When Senator Elizabeth Warren posted her reasons and plan for breaking up big tech companies like Google, Facebook, and Amazon, I didn’t read it. At the time, she wasn’t really a blip on the nomination radar. But now, she’s one of the frontrunners, so I’ve taken an interest in reading her policy proposals. They’re generally awful, but none of them are more asinine than wanting to break up big tech.
It’s not that big tech doesn’t deserve a reckoning. I’m all on board for a consumer and user approach to bringing an end to their massive reach, mostly because they’re so left-leaning in their practices and draconian in their dealings with conservatives and Christians that we need alternatives. But what Warren is proposing is both illogical and dangerous. Her end goal isn’t to break up big tech for the sake of competition. It’s to bring the services offered by these big tech companies under more government control.
If you think they’re bad now, just let DC get their hands on the steering wheel. Warren’s proposal will take things from bad to much, much worse.
When Ronald Reagan and Robert Bork examined the way antitrust laws broke up companies when they got too big, they determined something that should have been common sense before. Perhaps it was, but the addiction to corporate breakups and merger-blocking was popular in the United States since the dismantling of Standard Oil by Theodore Roosevelt. Politicians sought big wins for the American consumers, but their intentions morphed over the decades to a state of hyperbole.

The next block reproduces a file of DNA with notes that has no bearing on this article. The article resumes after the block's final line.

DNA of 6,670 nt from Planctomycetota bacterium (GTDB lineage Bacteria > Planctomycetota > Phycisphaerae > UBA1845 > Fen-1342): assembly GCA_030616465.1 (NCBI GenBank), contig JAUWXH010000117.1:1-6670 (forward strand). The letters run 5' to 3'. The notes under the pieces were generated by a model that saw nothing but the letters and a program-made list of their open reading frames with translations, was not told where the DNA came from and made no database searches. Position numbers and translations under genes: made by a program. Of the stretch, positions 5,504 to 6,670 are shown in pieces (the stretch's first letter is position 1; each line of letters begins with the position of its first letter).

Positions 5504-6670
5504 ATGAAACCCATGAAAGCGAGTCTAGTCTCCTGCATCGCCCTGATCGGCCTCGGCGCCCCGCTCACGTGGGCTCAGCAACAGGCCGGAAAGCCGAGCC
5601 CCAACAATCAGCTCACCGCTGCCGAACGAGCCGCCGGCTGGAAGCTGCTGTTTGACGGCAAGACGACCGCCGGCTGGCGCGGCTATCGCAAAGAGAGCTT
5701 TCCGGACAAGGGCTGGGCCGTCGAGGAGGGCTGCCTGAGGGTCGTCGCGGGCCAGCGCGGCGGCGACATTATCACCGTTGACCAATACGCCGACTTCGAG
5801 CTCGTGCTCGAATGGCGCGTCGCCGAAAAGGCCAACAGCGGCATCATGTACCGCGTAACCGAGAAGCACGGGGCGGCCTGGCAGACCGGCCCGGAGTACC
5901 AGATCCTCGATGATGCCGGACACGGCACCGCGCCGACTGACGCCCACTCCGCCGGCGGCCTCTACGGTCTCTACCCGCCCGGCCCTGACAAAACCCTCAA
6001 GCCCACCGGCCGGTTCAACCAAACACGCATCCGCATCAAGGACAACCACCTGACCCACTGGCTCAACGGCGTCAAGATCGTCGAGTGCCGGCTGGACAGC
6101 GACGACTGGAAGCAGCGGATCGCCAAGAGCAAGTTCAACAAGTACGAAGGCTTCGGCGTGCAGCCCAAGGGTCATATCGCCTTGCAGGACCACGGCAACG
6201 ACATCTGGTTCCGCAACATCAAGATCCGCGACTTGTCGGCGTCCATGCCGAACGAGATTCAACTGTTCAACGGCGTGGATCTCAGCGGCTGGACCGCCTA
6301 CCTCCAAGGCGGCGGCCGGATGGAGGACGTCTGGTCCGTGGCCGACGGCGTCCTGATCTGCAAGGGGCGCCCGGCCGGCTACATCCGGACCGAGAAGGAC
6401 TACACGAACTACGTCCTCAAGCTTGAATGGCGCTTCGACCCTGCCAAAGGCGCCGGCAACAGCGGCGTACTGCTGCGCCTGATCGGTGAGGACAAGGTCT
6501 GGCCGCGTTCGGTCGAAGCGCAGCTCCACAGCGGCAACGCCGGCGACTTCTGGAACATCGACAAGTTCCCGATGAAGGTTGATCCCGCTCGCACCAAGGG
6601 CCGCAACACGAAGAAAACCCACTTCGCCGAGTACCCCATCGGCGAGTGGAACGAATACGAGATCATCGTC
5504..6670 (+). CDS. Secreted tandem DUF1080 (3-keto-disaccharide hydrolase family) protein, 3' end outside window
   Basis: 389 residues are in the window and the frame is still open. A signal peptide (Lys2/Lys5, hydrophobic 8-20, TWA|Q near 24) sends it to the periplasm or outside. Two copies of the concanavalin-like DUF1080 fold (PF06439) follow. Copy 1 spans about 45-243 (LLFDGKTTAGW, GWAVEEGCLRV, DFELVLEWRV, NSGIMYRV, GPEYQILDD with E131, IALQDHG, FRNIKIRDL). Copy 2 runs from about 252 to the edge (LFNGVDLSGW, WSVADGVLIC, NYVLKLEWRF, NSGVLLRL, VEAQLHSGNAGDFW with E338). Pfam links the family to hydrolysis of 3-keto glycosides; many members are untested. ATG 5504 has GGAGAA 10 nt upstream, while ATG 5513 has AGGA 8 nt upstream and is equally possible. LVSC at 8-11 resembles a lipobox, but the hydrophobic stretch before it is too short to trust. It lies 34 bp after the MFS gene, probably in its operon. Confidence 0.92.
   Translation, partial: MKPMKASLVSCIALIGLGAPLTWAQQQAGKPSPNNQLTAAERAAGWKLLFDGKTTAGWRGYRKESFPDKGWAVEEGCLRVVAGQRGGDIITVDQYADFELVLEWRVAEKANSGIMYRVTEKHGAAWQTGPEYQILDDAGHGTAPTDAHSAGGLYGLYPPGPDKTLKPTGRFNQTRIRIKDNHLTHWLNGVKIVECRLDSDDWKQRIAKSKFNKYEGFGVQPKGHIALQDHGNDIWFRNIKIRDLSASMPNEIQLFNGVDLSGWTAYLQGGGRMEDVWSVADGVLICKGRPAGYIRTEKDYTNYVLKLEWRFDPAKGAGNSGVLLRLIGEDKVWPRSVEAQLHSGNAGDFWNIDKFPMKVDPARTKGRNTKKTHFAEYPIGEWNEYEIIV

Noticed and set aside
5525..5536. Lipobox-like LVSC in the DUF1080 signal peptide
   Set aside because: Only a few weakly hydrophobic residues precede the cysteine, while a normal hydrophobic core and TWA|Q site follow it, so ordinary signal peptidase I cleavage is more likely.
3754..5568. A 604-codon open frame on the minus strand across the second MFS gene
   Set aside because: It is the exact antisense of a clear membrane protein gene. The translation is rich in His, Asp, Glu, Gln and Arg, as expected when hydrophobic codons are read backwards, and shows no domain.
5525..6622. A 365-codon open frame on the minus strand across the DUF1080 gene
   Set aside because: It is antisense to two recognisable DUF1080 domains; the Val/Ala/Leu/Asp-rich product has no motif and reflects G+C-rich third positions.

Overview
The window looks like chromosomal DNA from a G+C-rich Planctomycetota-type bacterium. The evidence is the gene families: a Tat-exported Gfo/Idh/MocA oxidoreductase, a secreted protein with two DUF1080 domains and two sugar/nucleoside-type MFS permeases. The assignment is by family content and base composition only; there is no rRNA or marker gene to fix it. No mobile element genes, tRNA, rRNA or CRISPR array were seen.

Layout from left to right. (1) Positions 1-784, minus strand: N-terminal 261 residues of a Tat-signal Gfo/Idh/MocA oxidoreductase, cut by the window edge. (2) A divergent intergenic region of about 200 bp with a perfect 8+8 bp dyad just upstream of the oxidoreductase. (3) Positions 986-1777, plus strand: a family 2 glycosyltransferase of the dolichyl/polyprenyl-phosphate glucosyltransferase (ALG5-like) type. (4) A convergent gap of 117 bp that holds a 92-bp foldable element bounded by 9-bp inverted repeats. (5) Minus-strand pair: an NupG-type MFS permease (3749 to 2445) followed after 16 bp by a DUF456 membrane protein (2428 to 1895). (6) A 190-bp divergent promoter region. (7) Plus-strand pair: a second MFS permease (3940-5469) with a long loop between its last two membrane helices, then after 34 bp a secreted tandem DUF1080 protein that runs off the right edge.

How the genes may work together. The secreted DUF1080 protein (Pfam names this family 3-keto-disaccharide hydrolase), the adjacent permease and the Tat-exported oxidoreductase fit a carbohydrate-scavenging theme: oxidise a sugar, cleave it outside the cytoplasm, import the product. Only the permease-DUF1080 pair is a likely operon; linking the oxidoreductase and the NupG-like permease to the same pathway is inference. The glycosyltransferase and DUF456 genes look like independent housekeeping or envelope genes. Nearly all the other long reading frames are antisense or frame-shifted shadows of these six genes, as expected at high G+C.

Reagan and Bork fixed this by establishing “consumer welfare” as the guiding force of antitrust laws. Instead of asking whether or not a company was needing to be broken up because it’s too big, the philosophy wanted the question changed to whether or not breaking up a company would benefit the consumers. Like I said, it’s common sense today but before the 1980s, big companies would be broken up and mergers would be blocked even if doing so would harm consumers.
Such is the case for Warren’s proposal. She wants to break these companies up because she says they stifle innovation and force people to use their services. But here’s the problem. The use of their services, in and of itself, isn’t detrimental to consumers. Amazon might have a lock on eCommerce, but consumers aren’t paying more as a result of their dominance. Google might have the market cornered on search, but nobody is forced to use their search engine over Bing, DuckDuckGo, or any others. Facebook may have bought WhatsApp and Instagram because they viewed them as competitors, but the acquisitions did not harm the ecosystems in which users participate in social media.
Again, and I have to be very clear about this, I’m NOT defending the actions or ideologies present in these companies. We, the people, must oppose the way they’re shaping the narrative and pushing their progressive agenda in everything from politics and religion to media and education. But getting the government involved to break up these companies will do absolutely nothing to right the course of public narrative. If anything, there’s more accountability within companies as large as they are because all eyeballs are on them. Moreover, government involvement in any industry is the death knell for efficiency and innovation within it.
This video by Business Casual breaks down the logistical reasons why Warren’s proposal won’t work.
It’s incumbent on patriotic Americans, not the American government, to put big tech companies in their place. Warren’s proposal to bring in DC to save the day would be disastrous for more than the companies. It will harm all Americans who use them.
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